Up until now I've collected socks. I can never remember to bring them places, so I end up stealing socks from my roommates, (Hi Noey! Still have a pair of your frog socks!), friends, relatives, and even boyfriends.) I had two plastic bins taking up the bottom of some wire shelving, one for white socks and one for colors, and they were both filled to the brim with mismatched socks, most of them not in pairs. It was seriously becoming an issue. And yet I couldn't throw them out, even the ratty ones. I thought, "Those socks aren't mine to throw out", or "That's a waste of good socks." Yesterday I finally thought, "Why the hell am I treating about five dollars worth of mismatched socks with such reverence?" and performed a sock purge! I now have ONLY pairs of sock that I will USE, no mismatches, no extra socks. It's hard to convey how exciting this is.

Titan Update
Titan has a new girlfriend. She lives across the hall, her parents and I are sharing dog-sitting duties, and they treat the dogs so much better than I do that Titan PULLS on the leash, trying to get to their apartment, every time we go for a walk. I would be way more hurt if I wasn't so happy that he's getting emotional support and stimulation from all different places. When I go to Japan, for those who are curious, he'll be at The Hotel Fory, aka my grandmother's house. Two weeks of dog sitting would be a lot to ask from a couple I barely know, and my grandmother likes having him over.

Final Japan Note

I bought several things for my Japan trip, in the midst of the freaking out (note that I haven't actually cracked a single Japan GUIDE yet, because buying things is easier than reading). Things I've bought include: two pairs of easy-wash, easy dry underwear, two sports bras and two tanks of the same material, and a water-proof, wind-proof, breathable jacket that can fold up tiny. I plan to wear my jeans, take a few light pairs of pants and a skirt or two, and maybe a nice shirt--and that's it. A few toiletries, including the special face cream, but I've managed to wean my hair down to weekly washings with the help of dry shampoo, which I plan to take.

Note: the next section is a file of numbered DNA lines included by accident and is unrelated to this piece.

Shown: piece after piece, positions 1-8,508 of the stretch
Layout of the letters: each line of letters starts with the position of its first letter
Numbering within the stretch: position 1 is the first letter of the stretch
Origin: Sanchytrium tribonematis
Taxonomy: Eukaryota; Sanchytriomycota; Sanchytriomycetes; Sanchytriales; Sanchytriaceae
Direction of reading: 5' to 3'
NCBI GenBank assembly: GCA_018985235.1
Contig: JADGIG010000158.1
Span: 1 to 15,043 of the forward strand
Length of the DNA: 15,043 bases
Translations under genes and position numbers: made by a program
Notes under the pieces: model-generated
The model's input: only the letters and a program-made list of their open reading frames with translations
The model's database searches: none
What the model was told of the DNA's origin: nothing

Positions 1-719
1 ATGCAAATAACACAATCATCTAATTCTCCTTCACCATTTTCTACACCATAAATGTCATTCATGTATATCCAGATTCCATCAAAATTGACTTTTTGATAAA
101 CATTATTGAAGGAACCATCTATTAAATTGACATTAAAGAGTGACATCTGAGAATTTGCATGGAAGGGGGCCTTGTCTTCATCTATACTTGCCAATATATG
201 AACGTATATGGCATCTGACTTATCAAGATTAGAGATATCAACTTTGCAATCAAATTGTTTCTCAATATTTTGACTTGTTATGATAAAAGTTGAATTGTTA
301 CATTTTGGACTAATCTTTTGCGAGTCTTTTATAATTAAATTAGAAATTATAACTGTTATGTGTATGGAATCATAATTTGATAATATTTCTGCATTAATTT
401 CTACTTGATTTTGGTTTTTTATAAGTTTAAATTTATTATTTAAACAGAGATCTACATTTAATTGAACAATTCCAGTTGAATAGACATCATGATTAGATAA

A word on shoes: I'm not sure what kinds of shoes I'll take. I have a pair of nice round-toe flats that I plan on wearing, and of course a pair of slick tennis shoes. (This, however, requires socks.) Should I take a dress pair? Discuss.


skydiamonde said...

I'm the wrong person to answer about the shoe question. I'm not a big shoe person. I don't have a feeling for what good taste in shoes is. Yet despite these facts, whenever I pack for any trip, even just a weekend long, I manage to pack 4-5 pairs of shoes.

I don't remember if I already told you this tip about Japan, but I find it's useful to keep a pen and small pad of paper with me wherever I go when I'm there. When getting around asking questions in English, the Japanese seem to understand WAY better if you write down the question when you ask. Their English reading/writing ability far surpasses their English listening/speaking ability, because of the way their language requirements on learning English are.

Have a terrific trip!

l-t said...

Dumb question: what does this post have to do with Vietnamese sandwiches?